Wednesday, June 15, 2005

Swiss Copyright Reform Eyes Europe

Switzerland is working on a new copyright law, with a first draft expected at the beginning of 2006. One of the key issues will be the implementation of anti-circumvention legislation in accordance to Switzerland's obligations under the World Intellectual Property Treaty. Apparently the WIPO's provisions provide "no consensus on "how consumers are to be protected from the misuse of such control possibilities." The draft is now to be designed closer to European law", says this Heise article.

I'm not sure what that means. Are the Swiss searching for more consumer protection towards DRMs, and do they expect to find it in the European Copyright Directive (EUCD)? That is not the most enlightening example to follow. When it cones to protection of technology (article 6 EUCD) vs. the protection of consumer interests (article 5 EUCD) the EUCD does not live up to its statement in Recital 31: "a fair balance of rights and interests [...] between the different categories of rightsholders and users of protected subject-matter must be safeguarded." The EUCD is a rightholders centric piece of legislation, and unless the Swiss take some of the European consumer protection law into consideration, eyeing European law does not bring more protection against 'misuse of such control possibilities".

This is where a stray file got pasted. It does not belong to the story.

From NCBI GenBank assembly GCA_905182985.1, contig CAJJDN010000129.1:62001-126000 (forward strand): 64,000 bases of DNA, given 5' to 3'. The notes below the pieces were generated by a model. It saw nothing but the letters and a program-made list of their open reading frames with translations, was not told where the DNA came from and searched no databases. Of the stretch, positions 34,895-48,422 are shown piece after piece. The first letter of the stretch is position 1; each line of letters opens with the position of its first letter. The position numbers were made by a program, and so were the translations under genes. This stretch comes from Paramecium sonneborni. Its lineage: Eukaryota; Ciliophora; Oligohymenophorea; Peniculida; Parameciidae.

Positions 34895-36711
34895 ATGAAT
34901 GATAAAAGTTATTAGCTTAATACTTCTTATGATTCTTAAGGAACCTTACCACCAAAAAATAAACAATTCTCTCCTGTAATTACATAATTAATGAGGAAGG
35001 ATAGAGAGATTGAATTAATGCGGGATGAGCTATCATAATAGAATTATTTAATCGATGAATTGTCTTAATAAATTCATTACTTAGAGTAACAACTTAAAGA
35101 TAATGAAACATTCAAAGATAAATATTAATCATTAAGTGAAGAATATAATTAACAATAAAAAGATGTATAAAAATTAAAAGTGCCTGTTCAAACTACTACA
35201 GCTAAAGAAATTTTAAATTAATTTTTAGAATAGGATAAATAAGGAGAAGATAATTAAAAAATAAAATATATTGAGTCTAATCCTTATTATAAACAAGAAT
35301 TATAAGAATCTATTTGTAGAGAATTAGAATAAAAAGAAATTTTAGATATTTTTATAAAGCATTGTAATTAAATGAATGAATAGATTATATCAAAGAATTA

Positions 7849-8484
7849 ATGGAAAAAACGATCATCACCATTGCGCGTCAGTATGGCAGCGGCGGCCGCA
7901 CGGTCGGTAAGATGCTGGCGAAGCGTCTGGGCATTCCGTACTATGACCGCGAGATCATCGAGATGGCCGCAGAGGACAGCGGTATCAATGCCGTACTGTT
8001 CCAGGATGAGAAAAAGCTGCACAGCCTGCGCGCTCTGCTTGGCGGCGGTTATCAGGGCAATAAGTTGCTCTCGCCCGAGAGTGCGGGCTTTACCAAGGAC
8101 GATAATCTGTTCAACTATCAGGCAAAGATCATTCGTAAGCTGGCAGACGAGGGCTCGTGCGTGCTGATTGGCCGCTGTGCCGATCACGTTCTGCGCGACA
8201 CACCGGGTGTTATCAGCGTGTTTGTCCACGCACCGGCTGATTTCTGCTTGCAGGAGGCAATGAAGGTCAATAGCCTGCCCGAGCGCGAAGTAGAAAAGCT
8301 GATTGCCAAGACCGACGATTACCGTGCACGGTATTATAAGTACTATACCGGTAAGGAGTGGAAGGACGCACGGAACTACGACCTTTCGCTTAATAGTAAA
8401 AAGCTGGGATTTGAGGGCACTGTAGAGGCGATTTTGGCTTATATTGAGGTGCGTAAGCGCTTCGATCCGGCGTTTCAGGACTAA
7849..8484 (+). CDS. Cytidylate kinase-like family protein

More noteworthy developments:

-There has been considerable opposition against the extension of levies beyond blanck CD's/DVD's (to, for example, computers). This extension might now be stopped.

-Under current copyright law downloading of copyrighted material is considered to be an act of private copying, while the unauthorized uploading of copyrighted material is deemed illegal. This is likely to be codified in future legislation.


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